Long-Run Structural and Productivity Change in U.S. Agriculture: Effects of Prices and Policies
This paper presents (1) a conceptual framework for structural change when farms may be multiproduct or specialized and (2) an econometrics of causes of structural and total factor productivity (TFP) change for U.S. agriculture. Farm size, farm specialization, and part-time farming are the structural dimension emphasized, and they become potential channels to TFP change. Using state aggregate data starting in 1950, we conclude that input prices, public and private research, public extension, and government commodity programs have directly and indirectly caused change in U.S. farm structure and TFP. Our results suggest that changes in farm size, however, have been dominated by input price changes rather than by technology or government programs.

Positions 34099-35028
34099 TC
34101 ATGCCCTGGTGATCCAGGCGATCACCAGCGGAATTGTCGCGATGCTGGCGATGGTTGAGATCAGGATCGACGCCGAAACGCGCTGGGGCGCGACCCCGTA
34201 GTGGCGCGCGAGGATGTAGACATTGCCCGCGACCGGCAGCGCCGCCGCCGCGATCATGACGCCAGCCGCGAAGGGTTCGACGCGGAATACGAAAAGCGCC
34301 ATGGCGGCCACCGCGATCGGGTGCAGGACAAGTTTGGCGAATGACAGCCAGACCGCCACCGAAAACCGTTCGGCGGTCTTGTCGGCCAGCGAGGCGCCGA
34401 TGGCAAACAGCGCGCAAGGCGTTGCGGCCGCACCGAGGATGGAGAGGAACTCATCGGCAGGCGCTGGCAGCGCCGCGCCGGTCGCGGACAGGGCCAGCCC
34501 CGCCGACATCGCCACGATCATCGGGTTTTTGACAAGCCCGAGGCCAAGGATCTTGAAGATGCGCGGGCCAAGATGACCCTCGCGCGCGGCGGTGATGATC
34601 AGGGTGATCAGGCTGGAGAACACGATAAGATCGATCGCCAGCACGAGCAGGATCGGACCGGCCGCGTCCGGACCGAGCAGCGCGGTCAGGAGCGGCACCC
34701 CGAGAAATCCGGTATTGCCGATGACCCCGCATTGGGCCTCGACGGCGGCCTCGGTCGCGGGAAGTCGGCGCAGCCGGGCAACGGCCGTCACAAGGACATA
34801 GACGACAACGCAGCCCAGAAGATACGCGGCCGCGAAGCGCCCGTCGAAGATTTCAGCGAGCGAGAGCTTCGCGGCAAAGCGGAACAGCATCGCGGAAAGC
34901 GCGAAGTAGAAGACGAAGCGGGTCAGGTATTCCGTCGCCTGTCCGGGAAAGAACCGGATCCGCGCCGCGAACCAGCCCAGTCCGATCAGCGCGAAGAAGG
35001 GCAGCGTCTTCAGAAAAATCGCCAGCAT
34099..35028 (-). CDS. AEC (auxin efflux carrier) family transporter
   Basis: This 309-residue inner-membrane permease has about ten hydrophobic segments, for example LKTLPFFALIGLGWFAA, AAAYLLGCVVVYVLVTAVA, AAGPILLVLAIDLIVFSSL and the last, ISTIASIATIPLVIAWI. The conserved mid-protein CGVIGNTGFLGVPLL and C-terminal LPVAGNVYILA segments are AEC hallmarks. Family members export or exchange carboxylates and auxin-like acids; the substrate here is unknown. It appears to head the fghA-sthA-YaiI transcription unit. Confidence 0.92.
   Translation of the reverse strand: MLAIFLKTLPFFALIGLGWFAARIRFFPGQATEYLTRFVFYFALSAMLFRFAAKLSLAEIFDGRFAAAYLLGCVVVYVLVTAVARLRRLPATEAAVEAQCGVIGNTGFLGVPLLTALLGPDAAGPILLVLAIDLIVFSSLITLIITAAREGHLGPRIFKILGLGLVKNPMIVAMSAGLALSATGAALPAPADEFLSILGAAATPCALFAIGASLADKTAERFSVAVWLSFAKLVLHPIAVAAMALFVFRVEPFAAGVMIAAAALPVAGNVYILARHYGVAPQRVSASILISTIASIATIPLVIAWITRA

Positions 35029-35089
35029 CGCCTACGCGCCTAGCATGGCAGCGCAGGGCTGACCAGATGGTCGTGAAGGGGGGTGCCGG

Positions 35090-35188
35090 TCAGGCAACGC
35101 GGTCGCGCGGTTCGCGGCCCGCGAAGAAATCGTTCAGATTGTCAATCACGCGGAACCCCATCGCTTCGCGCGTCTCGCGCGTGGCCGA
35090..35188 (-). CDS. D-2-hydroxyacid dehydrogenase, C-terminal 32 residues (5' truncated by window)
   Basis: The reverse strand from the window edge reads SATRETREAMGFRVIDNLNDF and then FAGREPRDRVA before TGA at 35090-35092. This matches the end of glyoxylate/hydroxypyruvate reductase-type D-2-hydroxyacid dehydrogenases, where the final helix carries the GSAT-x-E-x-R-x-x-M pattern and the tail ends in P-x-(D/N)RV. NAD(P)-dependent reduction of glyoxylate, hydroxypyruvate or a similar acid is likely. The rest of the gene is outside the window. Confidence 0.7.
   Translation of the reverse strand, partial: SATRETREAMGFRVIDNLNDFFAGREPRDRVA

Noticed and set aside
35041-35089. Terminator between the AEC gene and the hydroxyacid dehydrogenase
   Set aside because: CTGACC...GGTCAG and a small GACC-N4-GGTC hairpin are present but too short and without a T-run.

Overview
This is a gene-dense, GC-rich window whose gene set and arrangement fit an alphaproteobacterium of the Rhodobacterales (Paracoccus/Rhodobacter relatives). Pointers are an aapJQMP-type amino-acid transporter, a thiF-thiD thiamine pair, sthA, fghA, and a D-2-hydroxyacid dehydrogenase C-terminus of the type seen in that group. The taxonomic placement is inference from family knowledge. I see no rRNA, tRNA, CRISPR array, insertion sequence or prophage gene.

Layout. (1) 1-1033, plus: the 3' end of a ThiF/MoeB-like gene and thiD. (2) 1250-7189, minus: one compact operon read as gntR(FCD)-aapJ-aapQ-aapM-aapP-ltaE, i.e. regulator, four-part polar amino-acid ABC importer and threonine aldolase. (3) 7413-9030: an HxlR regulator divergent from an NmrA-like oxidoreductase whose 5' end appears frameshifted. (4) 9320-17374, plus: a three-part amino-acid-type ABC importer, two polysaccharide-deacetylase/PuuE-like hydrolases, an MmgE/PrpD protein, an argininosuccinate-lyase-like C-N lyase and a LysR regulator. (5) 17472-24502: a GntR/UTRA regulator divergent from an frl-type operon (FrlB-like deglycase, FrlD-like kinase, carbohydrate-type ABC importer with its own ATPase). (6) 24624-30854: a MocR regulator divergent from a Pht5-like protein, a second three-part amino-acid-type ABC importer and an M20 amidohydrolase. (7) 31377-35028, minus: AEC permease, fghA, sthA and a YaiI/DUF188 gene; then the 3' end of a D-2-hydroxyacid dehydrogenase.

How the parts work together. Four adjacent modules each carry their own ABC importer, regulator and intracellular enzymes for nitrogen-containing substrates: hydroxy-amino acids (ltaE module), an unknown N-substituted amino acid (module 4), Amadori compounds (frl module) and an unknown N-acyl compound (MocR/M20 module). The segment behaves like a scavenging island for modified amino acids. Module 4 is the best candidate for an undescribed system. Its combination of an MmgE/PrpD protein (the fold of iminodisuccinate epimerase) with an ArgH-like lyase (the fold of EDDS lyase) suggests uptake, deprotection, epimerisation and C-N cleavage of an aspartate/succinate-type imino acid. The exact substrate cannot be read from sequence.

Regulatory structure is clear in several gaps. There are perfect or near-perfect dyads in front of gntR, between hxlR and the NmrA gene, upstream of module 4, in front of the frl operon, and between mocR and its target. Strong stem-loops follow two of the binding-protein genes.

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|Date of creation:||1997|
|Date of revision:|
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